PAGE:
WHAT is language, and does Scots fit the definition? In the broadest sense, it may. It is a means of shared communication. But is Scots sufficiently differentiated from English to be classified as a separate language, as opposed to dialect? What is its claim to be the language of a particular group or nation? And if it has that status, does that mean those who do not speak it are not Scots?
A key component in any definition of language is that it is held by those most associated with it to be one. But according to a new study, almost two-thirds of the Scottish public do not believe Scots is a real language. The study was commissioned by the SNP and will be seen as a setback to its policy of promoting indigenous Scottish languages. The SNP supports Gaelic, so why not Scots?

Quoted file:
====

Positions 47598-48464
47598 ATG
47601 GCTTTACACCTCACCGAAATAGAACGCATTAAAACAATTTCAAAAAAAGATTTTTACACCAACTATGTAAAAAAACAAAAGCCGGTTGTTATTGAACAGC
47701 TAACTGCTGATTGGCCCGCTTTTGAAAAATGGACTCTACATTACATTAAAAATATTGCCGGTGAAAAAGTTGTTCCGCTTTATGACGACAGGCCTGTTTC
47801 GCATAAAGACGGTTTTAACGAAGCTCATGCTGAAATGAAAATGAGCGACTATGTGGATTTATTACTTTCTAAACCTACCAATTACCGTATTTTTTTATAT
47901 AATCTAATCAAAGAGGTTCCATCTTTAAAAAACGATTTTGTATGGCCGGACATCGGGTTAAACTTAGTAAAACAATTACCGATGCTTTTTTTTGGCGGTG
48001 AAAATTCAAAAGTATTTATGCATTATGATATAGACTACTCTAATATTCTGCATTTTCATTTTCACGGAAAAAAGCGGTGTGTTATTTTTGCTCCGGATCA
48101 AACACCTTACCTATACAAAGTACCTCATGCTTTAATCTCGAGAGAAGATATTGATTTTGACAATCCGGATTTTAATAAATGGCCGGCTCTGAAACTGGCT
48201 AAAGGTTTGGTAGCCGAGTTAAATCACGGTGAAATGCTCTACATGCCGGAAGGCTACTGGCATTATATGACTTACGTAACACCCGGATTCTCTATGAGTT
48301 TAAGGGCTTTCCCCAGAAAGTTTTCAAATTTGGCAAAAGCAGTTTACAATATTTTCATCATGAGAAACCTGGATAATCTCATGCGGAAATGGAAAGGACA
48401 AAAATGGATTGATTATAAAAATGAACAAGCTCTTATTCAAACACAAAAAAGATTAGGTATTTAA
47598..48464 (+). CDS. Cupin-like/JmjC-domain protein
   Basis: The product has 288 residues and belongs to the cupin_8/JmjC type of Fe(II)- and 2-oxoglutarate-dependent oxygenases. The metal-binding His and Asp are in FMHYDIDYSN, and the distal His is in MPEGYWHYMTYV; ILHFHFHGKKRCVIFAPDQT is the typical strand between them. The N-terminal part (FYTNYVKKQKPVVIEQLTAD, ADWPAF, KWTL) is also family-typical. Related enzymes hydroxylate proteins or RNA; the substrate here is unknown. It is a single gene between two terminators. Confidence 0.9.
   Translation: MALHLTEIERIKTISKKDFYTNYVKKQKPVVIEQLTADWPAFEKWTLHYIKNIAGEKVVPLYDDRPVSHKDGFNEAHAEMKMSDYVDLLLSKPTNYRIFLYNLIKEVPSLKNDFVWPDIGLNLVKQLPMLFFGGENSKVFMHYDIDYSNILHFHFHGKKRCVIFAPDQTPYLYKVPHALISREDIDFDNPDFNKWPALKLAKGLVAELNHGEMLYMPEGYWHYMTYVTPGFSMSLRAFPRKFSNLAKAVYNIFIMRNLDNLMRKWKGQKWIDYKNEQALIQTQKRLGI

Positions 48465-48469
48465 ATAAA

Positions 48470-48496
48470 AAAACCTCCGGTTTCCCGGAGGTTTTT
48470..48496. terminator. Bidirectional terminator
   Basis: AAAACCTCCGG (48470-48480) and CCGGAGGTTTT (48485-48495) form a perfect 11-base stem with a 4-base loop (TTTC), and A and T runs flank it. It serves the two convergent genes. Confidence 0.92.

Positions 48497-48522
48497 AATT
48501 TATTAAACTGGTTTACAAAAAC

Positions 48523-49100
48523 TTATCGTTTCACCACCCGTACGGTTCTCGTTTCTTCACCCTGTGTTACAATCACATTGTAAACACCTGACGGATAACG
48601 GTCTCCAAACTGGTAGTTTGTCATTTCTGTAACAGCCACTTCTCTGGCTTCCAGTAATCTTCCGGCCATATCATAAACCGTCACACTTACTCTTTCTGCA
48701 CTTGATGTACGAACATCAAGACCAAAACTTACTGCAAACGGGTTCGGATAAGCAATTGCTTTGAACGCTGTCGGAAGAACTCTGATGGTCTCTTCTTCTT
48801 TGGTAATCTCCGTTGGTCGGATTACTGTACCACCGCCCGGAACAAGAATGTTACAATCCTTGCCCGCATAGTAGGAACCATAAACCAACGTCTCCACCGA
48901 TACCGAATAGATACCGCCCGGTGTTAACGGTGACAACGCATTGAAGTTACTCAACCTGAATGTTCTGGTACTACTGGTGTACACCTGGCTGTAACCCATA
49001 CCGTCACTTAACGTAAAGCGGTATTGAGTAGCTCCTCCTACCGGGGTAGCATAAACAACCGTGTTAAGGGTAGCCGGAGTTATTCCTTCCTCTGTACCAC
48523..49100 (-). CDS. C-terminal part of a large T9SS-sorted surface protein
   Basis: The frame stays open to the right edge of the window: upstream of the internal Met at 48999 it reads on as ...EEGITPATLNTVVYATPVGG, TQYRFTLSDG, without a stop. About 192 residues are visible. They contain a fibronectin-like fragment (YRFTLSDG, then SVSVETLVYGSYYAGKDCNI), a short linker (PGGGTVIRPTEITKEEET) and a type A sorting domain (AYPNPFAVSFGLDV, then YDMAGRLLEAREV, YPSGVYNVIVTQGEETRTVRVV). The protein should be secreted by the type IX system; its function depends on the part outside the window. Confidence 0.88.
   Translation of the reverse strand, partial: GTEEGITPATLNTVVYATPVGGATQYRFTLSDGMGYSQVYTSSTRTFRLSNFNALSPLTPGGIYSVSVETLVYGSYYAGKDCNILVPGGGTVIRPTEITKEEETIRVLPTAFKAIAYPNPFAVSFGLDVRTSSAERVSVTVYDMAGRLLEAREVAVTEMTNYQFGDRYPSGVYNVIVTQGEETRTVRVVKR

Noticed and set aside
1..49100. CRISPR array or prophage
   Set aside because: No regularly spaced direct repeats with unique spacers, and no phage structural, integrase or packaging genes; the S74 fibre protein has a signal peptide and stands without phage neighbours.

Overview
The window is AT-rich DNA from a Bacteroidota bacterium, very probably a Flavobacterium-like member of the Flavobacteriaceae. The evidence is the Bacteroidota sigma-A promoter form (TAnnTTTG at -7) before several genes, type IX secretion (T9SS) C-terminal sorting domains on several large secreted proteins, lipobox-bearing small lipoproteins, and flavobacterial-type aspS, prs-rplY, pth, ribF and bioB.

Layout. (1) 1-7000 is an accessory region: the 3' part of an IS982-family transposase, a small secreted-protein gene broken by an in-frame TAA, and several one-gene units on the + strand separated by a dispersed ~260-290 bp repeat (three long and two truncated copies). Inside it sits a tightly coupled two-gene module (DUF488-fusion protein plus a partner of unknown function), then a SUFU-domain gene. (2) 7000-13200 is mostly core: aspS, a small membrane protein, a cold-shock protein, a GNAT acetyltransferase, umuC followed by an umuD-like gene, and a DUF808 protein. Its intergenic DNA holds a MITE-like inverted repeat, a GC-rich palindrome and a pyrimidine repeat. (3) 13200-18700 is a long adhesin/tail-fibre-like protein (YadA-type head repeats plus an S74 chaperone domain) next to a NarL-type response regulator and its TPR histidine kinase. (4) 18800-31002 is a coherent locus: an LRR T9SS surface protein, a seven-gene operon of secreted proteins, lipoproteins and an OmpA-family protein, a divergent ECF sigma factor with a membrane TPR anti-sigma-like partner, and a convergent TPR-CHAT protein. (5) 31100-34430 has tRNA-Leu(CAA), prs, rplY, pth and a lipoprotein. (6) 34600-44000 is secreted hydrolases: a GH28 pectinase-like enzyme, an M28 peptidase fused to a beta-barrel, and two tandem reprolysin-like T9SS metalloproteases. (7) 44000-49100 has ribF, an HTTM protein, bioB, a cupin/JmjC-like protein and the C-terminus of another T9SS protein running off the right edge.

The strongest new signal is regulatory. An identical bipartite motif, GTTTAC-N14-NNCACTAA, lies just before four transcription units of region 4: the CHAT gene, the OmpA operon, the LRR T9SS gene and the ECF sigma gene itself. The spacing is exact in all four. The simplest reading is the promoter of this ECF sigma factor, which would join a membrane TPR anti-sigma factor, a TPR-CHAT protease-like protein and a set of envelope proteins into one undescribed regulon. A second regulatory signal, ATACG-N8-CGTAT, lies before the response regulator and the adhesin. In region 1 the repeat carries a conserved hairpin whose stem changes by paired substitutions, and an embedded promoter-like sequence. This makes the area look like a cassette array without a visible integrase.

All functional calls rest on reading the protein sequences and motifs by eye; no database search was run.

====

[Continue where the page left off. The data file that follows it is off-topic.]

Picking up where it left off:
Gaelic has long been recognised as an official language. Scots is not a separate language but a collection of regional dialects of the English language. Take away the words, syntax and grammatical structure of the English language, and could Scots stand on its own? Many words are commonly used by Scots. That may make it a potent dialect, but not a language. Supporters may argue that it may not yet be a fully established language in the conventional sense but would become so were it to receive official recognition. But is there in Scotland a majority in favour of such status and the financial and educational implications such status would carry? The poll would seem to indicate: no.